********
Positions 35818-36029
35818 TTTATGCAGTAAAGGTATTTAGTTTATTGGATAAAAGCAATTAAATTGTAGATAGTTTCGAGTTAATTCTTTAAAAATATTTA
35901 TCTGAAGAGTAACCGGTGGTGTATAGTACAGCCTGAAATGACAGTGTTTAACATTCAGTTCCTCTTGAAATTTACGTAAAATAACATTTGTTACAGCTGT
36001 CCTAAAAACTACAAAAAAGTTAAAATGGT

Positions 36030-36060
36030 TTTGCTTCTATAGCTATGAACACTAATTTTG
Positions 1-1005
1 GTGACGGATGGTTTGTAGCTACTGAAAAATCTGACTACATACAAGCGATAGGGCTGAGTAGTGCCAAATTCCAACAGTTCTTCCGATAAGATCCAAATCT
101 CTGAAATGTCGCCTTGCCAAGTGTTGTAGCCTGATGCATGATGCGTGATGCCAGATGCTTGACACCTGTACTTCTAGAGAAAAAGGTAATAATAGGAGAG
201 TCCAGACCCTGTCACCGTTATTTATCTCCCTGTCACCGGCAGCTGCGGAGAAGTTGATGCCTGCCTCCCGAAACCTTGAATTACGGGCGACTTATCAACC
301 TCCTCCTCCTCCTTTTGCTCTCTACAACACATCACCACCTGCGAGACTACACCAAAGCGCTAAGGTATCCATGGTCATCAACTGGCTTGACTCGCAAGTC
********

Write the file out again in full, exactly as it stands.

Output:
Positions 35818-36029
35818 TTTATGCAGTAAAGGTATTTAGTTTATTGGATAAAAGCAATTAAATTGTAGATAGTTTCGAGTTAATTCTTTAAAAATATTTA
35901 TCTGAAGAGTAACCGGTGGTGTATAGTACAGCCTGAAATGACAGTGTTTAACATTCAGTTCCTCTTGAAATTTACGTAAAATAACATTTGTTACAGCTGT
36001 CCTAAAAACTACAAAAAAGTTAAAATGGT

Positions 36030-36060
36030 TTTGCTTCTATAGCTATGAACACTAATTTTG
Positions 1-1005
1 GTGACGGATGGTTTGTAGCTACTGAAAAATCTGACTACATACAAGCGATAGGGCTGAGTAGTGCCAAATTCCAACAGTTCTTCCGATAAGATCCAAATCT
101 CTGAAATGTCGCCTTGCCAAGTGTTGTAGCCTGATGCATGATGCGTGATGCCAGATGCTTGACACCTGTACTTCTAGAGAAAAAGGTAATAATAGGAGAG
201 TCCAGACCCTGTCACCGTTATTTATCTCCCTGTCACCGGCAGCTGCGGAGAAGTTGATGCCTGCCTCCCGAAACCTTGAATTACGGGCGACTTATCAACC
301 TCCTCCTCCTCCTTTTGCTCTCTACAACACATCACCACCTGCGAGACTACACCAAAGCGCTAAGGTATCCATGGTCATCAACTGGCTTGACTCGCAAGTC